A WOMAN is among the finalists for a prestigious national healthcare award for her work empowering prisoners to support one another to boost physical and mental health.

Michaela Booth, from Malvern, is the National Patient Engagement Lead for Care UK’s Health in Justice service that runs healthcare in 50 prisons across England, including Hewell and Long Lartin, in South Littleton, near Worcester.

Michaela has spent the past two years developing a pioneering programme creating a role for prison Health Champions, starting at Hewell and piloting across 12 West Midlands prisons before roll-out further across the country.

Her work has now brought her to the finals of the Health Service Journal’s prestigious Patient Safety Awards in the Service User Engagement Award category.

Health champions are serving prisoners, trained to promote wellbeing through physical health monitoring, peer information giving and encouragement. The project has seen the roles, training and pay standardised for those selected to become Health Champions, ensuring equality of service for patients and opportunity for the champions.

Michaela said: “I was stunned when I heard I had been shortlisted for the national Patient Safety Awards. We have worked very closely with the Royal Society of Public Health, who have trained our professional healthcare colleagues to train prisoners in how to support patients. This includes taking basic health observations, such as body mass index and blood pressure, signposting patients to health, mental health and support services, and acting as a support network.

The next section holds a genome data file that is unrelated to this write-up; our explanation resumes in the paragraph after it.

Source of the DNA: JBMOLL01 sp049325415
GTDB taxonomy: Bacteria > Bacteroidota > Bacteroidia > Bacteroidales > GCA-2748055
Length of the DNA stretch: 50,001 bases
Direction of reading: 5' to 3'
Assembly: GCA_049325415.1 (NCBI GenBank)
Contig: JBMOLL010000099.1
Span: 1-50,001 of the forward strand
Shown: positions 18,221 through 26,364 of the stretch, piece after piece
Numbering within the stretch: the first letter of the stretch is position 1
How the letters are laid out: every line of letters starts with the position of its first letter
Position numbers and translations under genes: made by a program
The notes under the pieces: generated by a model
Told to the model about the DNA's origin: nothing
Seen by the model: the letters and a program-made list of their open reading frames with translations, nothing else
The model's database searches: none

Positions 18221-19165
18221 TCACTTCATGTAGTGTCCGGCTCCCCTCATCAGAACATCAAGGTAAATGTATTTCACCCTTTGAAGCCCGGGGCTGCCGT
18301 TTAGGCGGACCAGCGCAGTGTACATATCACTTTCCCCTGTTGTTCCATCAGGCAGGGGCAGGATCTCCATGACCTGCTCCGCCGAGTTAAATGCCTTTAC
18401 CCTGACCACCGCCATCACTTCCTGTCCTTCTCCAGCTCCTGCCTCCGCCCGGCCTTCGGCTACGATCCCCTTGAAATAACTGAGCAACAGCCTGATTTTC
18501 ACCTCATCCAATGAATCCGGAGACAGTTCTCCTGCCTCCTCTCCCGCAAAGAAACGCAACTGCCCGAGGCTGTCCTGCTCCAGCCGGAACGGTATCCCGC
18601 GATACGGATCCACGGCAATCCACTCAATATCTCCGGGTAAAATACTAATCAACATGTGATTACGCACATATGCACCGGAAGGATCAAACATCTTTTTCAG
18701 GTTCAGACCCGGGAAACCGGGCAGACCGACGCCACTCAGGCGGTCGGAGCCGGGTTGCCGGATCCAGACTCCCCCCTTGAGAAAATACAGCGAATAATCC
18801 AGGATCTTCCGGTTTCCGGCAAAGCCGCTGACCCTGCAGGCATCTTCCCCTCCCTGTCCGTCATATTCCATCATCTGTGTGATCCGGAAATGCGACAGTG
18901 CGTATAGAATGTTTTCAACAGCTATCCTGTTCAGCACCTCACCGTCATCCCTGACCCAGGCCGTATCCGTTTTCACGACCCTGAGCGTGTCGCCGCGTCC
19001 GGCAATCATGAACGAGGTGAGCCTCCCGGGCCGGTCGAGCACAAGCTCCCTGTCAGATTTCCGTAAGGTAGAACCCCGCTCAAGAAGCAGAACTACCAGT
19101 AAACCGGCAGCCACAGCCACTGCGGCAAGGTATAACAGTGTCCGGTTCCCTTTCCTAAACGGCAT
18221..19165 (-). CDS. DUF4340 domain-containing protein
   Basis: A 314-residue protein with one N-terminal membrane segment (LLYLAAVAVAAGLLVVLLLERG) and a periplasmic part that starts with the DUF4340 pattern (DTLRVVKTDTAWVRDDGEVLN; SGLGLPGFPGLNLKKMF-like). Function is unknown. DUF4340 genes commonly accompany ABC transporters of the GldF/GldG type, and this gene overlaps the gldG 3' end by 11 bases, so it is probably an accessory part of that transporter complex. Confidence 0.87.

“They are trained to support patients through 12-week diet and exercise programmes, and some are given additional training to enable them to support those looking to quit smoking, the most positive thing anyone can do for their health.”

The empowering programme has been praised by prison governors and Her Majesty’s Inspector of Prisons for its promotion of healthy lifestyles and for its positive effect on the confidence of those taking on the roles.

Michaela added: “People often feel more comfortable and confident talking about health and emotional concerns with their peers. People are also often more inclined to trust information from their peers and, because the Health Champions have offices on the wings, they are easily accessible. Healthcare wing visits would require an appointment.

“For those entering prison it is a stressful time and people often experience cycles of anxiety and depression. We have ensured that the health champions are involved in the early days of someone’s sentence. This is crucial as not only can they provide support directly, thanks to their training for non-crisis mental health concerns, but also they can notify our mental health and healthcare colleagues if they have concerns that someone has more serious issues.”

The winner will be announced in November 2020.